What does a commercial director actually do?

In this new feature for Mumbrella, we take a look inside the working lives of people whose job titles often warrant the question: 'but what do you actually do?' This week, we speak to Georgia Woodburne, commercial director at adtech provider Inskin.

What do you do?

There’s always so much going on that no two days are the same. However, essentially it is my role to ensure the team are selling and delivering campaigns effectively to meet our targets. This means I tend to keep eye over everything. When I first get into the office I review the sales and delivery pipeline, checking to see how we’re tracking against targets, what’s working, what’s not and what can I do to help the team.

I also need to be looking at how opportunities are progressing. It’s important for me to make sure that we’re having the right conversations with clients and following up where needed to get deals across the line.

Publishers are the backbone of our business, and we think of them as our partners. I make sure sites are performing and delivering products correctly, that new integrations are progressing. Making sure revenue is flowing is key.

Ultimately, to make all of this happen, I need my team to feel supported. I try to be as available as possible. WIPs are great, they serve a purpose and make you accountable, but a natural flow of communication is invaluable.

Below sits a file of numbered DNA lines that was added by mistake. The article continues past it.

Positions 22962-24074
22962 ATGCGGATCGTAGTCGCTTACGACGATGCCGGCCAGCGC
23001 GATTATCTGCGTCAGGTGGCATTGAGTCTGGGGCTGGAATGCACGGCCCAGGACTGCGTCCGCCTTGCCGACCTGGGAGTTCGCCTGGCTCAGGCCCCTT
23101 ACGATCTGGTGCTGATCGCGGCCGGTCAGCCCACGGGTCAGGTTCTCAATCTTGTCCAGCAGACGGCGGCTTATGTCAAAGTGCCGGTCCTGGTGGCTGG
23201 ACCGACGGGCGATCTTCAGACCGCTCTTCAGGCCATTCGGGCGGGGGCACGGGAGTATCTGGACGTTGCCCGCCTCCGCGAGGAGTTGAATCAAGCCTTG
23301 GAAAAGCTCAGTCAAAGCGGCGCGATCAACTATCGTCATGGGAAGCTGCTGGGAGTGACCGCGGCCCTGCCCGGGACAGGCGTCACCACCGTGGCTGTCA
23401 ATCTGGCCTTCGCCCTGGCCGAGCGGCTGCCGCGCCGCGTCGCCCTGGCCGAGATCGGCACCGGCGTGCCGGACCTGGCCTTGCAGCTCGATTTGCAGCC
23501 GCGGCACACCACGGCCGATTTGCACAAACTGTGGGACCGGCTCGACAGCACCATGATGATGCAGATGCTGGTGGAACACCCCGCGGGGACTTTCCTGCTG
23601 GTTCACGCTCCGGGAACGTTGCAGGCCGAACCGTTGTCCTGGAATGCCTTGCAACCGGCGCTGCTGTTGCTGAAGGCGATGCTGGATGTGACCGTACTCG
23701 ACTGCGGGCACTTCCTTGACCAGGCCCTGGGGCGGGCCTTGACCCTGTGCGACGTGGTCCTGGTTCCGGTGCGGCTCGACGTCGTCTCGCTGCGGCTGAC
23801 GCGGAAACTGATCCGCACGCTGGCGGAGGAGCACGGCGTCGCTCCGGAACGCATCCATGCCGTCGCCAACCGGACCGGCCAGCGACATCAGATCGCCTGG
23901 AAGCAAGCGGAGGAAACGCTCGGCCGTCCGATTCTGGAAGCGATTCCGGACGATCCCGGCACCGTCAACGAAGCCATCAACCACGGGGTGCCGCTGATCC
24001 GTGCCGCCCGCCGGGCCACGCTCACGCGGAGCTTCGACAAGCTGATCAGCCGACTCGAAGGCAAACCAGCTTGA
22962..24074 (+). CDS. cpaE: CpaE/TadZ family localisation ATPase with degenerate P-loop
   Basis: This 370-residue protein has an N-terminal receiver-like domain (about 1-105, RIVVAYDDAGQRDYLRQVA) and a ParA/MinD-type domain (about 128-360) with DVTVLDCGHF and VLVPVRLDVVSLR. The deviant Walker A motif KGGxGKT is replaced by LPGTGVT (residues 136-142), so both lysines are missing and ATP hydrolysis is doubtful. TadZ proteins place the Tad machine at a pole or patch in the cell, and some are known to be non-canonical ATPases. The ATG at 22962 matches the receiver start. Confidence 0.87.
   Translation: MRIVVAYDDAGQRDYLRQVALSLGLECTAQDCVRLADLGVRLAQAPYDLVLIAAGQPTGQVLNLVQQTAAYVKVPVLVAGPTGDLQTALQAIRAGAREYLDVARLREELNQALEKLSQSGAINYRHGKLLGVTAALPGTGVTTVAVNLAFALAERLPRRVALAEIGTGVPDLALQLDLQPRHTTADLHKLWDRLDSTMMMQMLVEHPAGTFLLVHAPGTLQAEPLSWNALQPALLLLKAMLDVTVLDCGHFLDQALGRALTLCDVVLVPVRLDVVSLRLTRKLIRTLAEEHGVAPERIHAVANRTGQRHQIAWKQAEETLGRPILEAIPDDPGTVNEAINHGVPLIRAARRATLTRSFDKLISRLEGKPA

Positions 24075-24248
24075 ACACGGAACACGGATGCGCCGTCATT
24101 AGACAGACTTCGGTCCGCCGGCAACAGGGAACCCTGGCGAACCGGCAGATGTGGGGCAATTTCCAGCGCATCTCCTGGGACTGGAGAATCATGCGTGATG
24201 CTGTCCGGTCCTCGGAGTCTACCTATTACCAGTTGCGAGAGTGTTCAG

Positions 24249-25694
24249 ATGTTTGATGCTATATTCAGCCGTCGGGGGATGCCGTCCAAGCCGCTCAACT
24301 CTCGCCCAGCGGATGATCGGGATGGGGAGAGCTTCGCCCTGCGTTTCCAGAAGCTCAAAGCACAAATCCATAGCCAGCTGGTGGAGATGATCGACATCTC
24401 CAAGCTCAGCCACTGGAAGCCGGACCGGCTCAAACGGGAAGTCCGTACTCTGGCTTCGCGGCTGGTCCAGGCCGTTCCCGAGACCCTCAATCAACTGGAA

Leadership is about so much more than just being accountable, it is about building and maintaining team spirit and motivation. We are a close-knit team, and I would like to think that our team culture is at least a part of what makes Inskin such a fun and successful place to work.

Our head office is London, so I can often be found on a call early in the morning or in the evenings. Talking with the London team, hearing about what they’re doing and sharing what my team is up to is super valuable.

What does a good working day look like?

Small wins in the morning help with momentum throughout the day. Finding a parking spot and getting some fresh air can be incremental things that make a huge difference to my day. Making a to-do-list, and actually striking some items off has to be a major win as well!

For me though, a really good day is when I learn something new or gain a different perspective. In our industry there’s always a new phrase or idea to get your head around, and I really enjoy the challenge of navigating a market that’s constantly changing and developing.

What does a bad working day look like?

A bad day for me usually comes as a result of spending too much time on things out of my control or when I’m not as productive as I’d like. Whilst I’m normally pretty organised, I can succumb to procrastination just like anyone.

What are your goals and how do you meet them?

I manage a team of eight people who I need to guide and support to meet sales targets and quarterly goals. I keep track of our progress daily to make sure we are on track, that everyone knows what they need to do and has what they need to get the job done as efficiently as possible.

Our week starts with a Monday WIP, catching up on how everyone’s weekend was and then setting goals for the week. I sit down with everybody individually at least once a fortnight as well, which is really important, and of course I’m always here to answer questions and offer advice.

Essentially we are a sales-driven organisation, so keeping our clients happy and hitting revenue targets are the top-line. We have a great team, who I rely on hugely, so keeping them happy and motivated is a key to continued success.

What’s the most stressful part of your job?

I need my team more than they need me. Scary.


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